"It was awesome! It was wonderful!" she said of her weeklong experience competing in the annual event. "I won five gold medals, and I met tons of wonderful people."
All of the athletes who compete in the games are military veterans who use wheelchairs due to spinal cord injuries, neurological conditions, orthopedic amputations or other disabilities.
Macaulay, who is brain-injured, competed for the first time in the games, which is the largest annual wheelchair sports event in the world.
"I'd heard about the wheelchair games, but I wasn't eligible to go before," said the athlete, who also participates in the National Disabled Veterans Winter Sports Clinic. "In October, when my walking got taken away from me, I began to use a wheelchair, so I became eligible. And I'm so glad I went."
Macaulay won gold in five separate events including stick bowling, 9-ball pool, air guns, table tennis and a motorized wheelchair rally. Athletes in the game compete within three divisions-Masters (over age 40), Novice (first-time competitors) and Open (all others, or those who choose to compete in this category.) They also compete according to the level of their physical ability, with three quadriplegic-level classes, and four paraplegic-level or amputee classes.
"My favorite event was air guns, because I feel that I did the best in that event," explained Macaulay. "But all of the activities are wonderful because they give you an uplifting feeling. You find out that your disabilities don't overrule you-you find out what your real abilities are."
More than 500 athletes from 45 states, Puerto Rico and Great Britain attended the event, which is presented by the U.S. Department of Veterans Affairs and the Paralyzed Veterans of America. In addition to Macaulay, Alaskan athletes included Don Peters and Tom Wilson from Anchorage, and William Allen Johansen from Wasilla. Next year's national event will be held in Anchorage, Alaska from July 2-8.
"I thought Minnesota was really nice, though it's a huge city," said Macaulay. "It was a little strange being from such a little place and going to such a big city, but the people were very friendly and the weather was nice. And though I love traveling, I'll be happy to get back to Juneau. I like the peacefulness of a small town."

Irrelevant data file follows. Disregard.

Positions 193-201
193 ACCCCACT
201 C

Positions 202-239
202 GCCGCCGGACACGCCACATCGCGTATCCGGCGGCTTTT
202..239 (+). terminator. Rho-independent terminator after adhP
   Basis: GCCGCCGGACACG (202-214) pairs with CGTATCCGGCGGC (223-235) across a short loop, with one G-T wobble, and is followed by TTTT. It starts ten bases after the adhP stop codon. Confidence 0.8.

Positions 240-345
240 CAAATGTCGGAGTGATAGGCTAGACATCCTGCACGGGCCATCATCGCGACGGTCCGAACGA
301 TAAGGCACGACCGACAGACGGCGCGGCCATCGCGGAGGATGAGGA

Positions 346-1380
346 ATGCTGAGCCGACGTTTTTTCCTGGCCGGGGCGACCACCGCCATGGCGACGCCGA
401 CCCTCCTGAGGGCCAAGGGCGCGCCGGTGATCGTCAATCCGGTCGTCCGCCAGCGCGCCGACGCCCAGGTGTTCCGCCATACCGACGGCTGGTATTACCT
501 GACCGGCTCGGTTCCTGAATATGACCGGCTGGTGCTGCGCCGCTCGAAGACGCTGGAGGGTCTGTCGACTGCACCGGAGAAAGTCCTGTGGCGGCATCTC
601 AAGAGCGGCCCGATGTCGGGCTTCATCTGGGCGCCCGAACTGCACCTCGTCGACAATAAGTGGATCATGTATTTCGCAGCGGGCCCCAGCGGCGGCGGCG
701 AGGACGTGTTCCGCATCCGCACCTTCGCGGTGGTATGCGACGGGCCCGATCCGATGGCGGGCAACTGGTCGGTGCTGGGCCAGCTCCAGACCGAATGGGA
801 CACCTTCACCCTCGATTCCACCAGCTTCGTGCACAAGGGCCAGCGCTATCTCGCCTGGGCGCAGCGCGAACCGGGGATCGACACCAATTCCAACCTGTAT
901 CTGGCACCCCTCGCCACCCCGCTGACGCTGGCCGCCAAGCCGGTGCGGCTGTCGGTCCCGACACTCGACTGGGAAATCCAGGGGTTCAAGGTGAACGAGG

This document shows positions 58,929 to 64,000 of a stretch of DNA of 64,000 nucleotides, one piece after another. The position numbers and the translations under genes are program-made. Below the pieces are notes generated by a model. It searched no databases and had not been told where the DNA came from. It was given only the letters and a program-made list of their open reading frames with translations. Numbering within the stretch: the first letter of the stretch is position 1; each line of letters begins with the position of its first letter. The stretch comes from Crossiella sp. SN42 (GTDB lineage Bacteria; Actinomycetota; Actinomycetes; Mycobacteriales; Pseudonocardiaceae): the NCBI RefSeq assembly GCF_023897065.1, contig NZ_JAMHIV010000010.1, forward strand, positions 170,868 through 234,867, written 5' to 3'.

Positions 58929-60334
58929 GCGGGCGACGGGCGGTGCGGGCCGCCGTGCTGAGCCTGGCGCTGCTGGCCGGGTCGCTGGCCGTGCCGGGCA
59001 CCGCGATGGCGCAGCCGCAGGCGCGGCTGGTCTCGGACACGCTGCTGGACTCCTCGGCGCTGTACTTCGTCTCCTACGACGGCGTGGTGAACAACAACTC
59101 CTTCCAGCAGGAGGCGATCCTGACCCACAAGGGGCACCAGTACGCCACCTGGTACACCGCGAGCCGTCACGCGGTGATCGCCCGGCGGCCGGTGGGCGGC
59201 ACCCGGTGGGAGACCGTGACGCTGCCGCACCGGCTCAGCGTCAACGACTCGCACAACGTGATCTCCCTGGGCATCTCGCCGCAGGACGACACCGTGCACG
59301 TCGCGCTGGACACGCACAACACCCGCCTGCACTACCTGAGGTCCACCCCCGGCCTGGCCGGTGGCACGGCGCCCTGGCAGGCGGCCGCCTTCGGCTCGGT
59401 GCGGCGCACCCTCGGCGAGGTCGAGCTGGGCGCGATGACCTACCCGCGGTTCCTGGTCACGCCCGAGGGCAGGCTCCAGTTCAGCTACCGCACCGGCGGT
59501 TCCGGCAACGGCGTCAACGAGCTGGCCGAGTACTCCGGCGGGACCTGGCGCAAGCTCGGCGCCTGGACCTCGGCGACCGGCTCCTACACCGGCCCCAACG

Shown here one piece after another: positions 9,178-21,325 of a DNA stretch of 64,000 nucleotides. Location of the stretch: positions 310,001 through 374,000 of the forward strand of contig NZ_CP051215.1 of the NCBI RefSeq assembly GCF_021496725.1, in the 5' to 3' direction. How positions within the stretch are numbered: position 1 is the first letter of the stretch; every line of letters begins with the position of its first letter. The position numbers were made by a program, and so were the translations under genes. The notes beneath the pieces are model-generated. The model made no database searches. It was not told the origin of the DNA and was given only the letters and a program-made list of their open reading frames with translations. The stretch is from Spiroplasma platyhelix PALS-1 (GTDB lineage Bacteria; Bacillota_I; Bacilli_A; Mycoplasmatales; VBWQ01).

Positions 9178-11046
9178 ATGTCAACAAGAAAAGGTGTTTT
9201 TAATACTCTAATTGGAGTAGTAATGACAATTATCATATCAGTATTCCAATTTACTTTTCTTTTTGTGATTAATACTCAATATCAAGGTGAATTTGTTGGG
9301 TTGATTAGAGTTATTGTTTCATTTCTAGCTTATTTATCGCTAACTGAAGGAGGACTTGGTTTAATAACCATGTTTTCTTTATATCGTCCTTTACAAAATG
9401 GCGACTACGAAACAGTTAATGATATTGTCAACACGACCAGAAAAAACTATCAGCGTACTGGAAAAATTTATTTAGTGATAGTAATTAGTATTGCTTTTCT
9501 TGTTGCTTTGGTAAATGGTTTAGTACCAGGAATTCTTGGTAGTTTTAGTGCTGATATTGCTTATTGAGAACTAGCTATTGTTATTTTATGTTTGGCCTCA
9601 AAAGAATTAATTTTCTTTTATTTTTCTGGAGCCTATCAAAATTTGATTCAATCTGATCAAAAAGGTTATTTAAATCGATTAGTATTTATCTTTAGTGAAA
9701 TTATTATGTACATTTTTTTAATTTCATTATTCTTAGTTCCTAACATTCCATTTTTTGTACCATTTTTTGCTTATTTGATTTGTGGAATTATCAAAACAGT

Even though she's already a five-time gold medallist, Macaulay plans to begin practicing for next year's games when she returns home. "I did practice some this year, but since I hadn't been there before, I didn't really know what I needed to do," she said. "Now that I know what I need to improve upon, I'll definitely be practicing more."
Unlike some of her competitors who are concerned about coming to Alaska for the games next year, Macaulay is sure to feel right at home. "People were asking me so many questions-they are so excited to come to Alaska," she said. "They were asking me how many jackets they should bring, and I was laughing. I kept saying, 'but it's going to be summer!'"
Macaulay also feels that she might have an advantage in one of the events-the motorized wheelchair rally. "You follow a map and go on trails to different sites," she explained of the game. "There you have to answer questions and pick up a card. At the end of the game, you get scored on your answers, and on what kind of poker hand you can make out of your cards."
"A lot of the questions they asked were about Minnesota!" she laughed about 2005's event. "But when it's in Anchorage, maybe they'll ask questions about Alaska. That would be really neat!"